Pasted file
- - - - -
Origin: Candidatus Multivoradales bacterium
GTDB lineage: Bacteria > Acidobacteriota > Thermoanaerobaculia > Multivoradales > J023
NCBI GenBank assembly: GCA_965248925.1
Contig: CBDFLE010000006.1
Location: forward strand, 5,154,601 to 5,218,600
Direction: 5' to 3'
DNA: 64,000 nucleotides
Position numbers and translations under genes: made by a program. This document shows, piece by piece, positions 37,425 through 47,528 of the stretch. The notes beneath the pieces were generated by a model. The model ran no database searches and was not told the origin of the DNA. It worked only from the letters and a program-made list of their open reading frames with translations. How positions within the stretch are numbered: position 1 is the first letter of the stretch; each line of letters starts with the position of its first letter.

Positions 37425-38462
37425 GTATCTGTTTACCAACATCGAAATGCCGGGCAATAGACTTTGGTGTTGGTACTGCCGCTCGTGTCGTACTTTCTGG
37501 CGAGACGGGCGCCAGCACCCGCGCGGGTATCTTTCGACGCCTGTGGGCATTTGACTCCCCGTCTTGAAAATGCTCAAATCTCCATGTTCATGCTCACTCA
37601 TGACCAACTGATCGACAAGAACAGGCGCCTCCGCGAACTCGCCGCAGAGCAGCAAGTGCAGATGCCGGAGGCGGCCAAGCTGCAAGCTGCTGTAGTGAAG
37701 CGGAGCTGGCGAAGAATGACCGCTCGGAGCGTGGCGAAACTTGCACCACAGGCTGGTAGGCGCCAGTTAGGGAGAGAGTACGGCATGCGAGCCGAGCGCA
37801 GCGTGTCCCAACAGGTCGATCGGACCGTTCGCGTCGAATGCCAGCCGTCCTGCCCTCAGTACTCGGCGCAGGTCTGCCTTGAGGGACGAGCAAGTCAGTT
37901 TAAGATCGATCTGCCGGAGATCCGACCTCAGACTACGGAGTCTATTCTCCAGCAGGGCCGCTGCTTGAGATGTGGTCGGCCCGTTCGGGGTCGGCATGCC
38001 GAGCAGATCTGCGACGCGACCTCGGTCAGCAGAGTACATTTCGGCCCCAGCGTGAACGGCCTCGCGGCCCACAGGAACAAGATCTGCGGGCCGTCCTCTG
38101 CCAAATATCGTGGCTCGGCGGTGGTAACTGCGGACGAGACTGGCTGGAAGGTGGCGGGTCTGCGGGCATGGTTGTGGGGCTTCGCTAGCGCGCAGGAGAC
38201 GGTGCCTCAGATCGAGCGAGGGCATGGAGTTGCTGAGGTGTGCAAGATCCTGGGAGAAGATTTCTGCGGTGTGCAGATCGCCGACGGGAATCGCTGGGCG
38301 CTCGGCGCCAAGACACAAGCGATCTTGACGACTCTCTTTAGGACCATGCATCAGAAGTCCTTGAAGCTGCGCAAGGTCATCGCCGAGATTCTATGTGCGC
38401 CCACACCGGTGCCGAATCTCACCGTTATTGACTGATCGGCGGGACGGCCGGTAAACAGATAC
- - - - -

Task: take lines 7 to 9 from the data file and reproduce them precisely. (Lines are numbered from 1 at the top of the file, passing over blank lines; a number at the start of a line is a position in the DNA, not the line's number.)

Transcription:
DNA: 64,000 nucleotides
Position numbers and translations under genes: made by a program. This document shows, piece by piece, positions 37,425 through 47,528 of the stretch. The notes beneath the pieces were generated by a model. The model ran no database searches and was not told the origin of the DNA. It worked only from the letters and a program-made list of their open reading frames with translations. How positions within the stretch are numbered: position 1 is the first letter of the stretch; each line of letters starts with the position of its first letter.

Positions 37425-38462